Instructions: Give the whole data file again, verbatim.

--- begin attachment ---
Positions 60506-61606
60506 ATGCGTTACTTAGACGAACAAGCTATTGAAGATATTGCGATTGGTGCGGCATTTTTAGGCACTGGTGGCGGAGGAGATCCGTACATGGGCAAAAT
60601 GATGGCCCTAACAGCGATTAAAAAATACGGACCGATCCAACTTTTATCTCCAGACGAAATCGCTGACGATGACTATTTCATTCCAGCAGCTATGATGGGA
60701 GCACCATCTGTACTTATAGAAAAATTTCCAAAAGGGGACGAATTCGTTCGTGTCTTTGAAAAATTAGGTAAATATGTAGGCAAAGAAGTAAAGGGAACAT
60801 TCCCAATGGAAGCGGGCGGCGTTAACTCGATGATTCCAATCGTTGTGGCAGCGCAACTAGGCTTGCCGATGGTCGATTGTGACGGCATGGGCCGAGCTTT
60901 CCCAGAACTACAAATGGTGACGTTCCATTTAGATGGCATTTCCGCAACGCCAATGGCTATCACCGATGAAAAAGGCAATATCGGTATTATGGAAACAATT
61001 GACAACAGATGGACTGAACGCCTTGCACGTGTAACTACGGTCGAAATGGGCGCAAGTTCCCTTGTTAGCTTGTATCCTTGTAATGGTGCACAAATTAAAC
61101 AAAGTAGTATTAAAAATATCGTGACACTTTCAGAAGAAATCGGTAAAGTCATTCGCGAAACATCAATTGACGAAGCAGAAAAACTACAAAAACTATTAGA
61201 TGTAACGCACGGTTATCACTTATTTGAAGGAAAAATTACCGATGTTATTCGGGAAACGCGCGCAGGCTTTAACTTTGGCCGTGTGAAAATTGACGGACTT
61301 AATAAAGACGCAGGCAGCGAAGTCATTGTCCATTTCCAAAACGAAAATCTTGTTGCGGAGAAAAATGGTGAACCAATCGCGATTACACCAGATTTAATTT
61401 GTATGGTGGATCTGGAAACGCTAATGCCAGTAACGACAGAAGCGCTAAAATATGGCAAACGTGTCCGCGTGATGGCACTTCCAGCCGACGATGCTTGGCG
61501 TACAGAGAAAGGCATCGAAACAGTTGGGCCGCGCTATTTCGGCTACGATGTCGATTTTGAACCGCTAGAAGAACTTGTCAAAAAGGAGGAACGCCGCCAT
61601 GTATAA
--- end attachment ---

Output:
Positions 60506-61606
60506 ATGCGTTACTTAGACGAACAAGCTATTGAAGATATTGCGATTGGTGCGGCATTTTTAGGCACTGGTGGCGGAGGAGATCCGTACATGGGCAAAAT
60601 GATGGCCCTAACAGCGATTAAAAAATACGGACCGATCCAACTTTTATCTCCAGACGAAATCGCTGACGATGACTATTTCATTCCAGCAGCTATGATGGGA
60701 GCACCATCTGTACTTATAGAAAAATTTCCAAAAGGGGACGAATTCGTTCGTGTCTTTGAAAAATTAGGTAAATATGTAGGCAAAGAAGTAAAGGGAACAT
60801 TCCCAATGGAAGCGGGCGGCGTTAACTCGATGATTCCAATCGTTGTGGCAGCGCAACTAGGCTTGCCGATGGTCGATTGTGACGGCATGGGCCGAGCTTT
60901 CCCAGAACTACAAATGGTGACGTTCCATTTAGATGGCATTTCCGCAACGCCAATGGCTATCACCGATGAAAAAGGCAATATCGGTATTATGGAAACAATT
61001 GACAACAGATGGACTGAACGCCTTGCACGTGTAACTACGGTCGAAATGGGCGCAAGTTCCCTTGTTAGCTTGTATCCTTGTAATGGTGCACAAATTAAAC
61101 AAAGTAGTATTAAAAATATCGTGACACTTTCAGAAGAAATCGGTAAAGTCATTCGCGAAACATCAATTGACGAAGCAGAAAAACTACAAAAACTATTAGA
61201 TGTAACGCACGGTTATCACTTATTTGAAGGAAAAATTACCGATGTTATTCGGGAAACGCGCGCAGGCTTTAACTTTGGCCGTGTGAAAATTGACGGACTT
61301 AATAAAGACGCAGGCAGCGAAGTCATTGTCCATTTCCAAAACGAAAATCTTGTTGCGGAGAAAAATGGTGAACCAATCGCGATTACACCAGATTTAATTT
61401 GTATGGTGGATCTGGAAACGCTAATGCCAGTAACGACAGAAGCGCTAAAATATGGCAAACGTGTCCGCGTGATGGCACTTCCAGCCGACGATGCTTGGCG
61501 TACAGAGAAAGGCATCGAAACAGTTGGGCCGCGCTATTTCGGCTACGATGTCGATTTTGAACCGCTAGAAGAACTTGTCAAAAAGGAGGAACGCCGCCAT
61601 GTATAA